For the advanced modeler, detail is all important in achieving a high level of authenticity. The tank room aft of #3 funnel has eight large square openings you can see into, unless you choose to have the windows covers in a closed position. In most Titanic pictures, the covers are propped open to let light and air into the engine room below. The openings did not have glass in them and relied on the covers to keep debris and rain from falling down to the machinery. There are four portholes in each cover that had glass in them.

With this in mind, what sort of detail was in this shaft leading down to the bottom? No photos exist of this area, but ship plans provide some insight. Refer to the plans on page 42 and 43 of Anatomy of the Titanic.


Step 1 (making the shaft opening on the Boat deck).

First, cut the plastic out of the square on the boat deck to create an opening for this shaft.

Step 2 (adding the two interior doors).

There are two doors aft of center on the p & s walls. Fabricate these walls out of thin sheet plastic and glue a door in place on each wall, also with sheet plastic.

Step 3 (providing catwalks and ladder access to lower levels).

Common sense would dictate that there must have been a catwalk system or ladders to below.

Make these from unused GMM railings perhaps some of the kit's stairs, either unpainted or painted steel (Testors 1180).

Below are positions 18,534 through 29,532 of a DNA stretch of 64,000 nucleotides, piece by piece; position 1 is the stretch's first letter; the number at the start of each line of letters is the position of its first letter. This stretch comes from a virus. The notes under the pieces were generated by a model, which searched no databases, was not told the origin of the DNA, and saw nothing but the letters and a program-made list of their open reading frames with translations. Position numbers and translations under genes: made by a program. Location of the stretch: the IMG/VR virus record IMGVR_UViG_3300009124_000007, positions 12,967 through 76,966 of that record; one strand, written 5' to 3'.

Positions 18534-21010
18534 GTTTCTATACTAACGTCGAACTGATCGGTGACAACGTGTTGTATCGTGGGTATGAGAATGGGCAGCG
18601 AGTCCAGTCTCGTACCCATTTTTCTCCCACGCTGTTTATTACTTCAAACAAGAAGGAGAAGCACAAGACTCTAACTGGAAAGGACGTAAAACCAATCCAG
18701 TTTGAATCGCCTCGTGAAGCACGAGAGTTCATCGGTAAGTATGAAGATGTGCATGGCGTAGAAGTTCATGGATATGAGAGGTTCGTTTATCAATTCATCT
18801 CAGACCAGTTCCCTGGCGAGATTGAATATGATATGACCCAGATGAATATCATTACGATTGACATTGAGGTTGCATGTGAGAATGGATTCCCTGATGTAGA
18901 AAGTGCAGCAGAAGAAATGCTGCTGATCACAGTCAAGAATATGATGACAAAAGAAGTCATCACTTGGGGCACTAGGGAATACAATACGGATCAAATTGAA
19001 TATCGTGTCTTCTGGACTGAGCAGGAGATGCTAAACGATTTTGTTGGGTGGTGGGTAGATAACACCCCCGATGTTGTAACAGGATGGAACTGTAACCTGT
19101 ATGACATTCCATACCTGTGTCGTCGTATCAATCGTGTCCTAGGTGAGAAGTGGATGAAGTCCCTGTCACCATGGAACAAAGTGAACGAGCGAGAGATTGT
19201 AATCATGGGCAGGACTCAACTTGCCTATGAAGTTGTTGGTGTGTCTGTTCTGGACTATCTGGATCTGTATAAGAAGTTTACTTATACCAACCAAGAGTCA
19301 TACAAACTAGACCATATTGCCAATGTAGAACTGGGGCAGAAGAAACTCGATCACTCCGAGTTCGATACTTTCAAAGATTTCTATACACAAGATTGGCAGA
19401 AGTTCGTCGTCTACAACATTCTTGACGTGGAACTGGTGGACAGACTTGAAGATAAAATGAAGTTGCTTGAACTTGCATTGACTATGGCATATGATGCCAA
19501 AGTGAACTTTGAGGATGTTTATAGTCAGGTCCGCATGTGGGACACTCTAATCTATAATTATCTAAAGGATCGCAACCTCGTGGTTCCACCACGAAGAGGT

I suggest that you only detail the shaft down to A-deck. Paint the A deck section underneath dark gray to simulate the shadowy depths. An extremely dedicated modeler may wish to re-create this shaft down to the engine room and build the engine heads and pipe systems, ribbing, etc.

This detail would be very difficult to see without the aid of a pen light or direct sunlight and would be there more for the modeler's satisfaction.

Step 4 (painting the interior floors of the tank room).

The outboard windows can provide a glimpse into the p & s tank rooms.

The cutaway painting of Ken Marschall's suggests that crew area flooring was sort of a rubber tile, reddish color. Paint the floors 'bubble gum red'.

Step 5 (making the tanks for the interior tank rooms).

For the tanks shown on page 42-43 of Anatomy of the Titanic, I used kit parts G30, painted white. Glue them in the proper place, seen as the 'hot salt tank' in the port room, and the unmarked tank in the SW corner of the starboard room.

For the remaining tanks I glued scrap plastic to the floor. Not a whole lot will be seen through the windows, but it does add depth to the rooms.

A note of caution, most of the plans in Anatomy are of Olympic some years after the Titanic disaster, and are not to be relied upon as patterns for the Titanic model. These plans are one of few which depict the configuration of crew areas and should be used with discretion.

Photo of Dan's finished Tank Room.


This site was created by David Cotgreave January 2000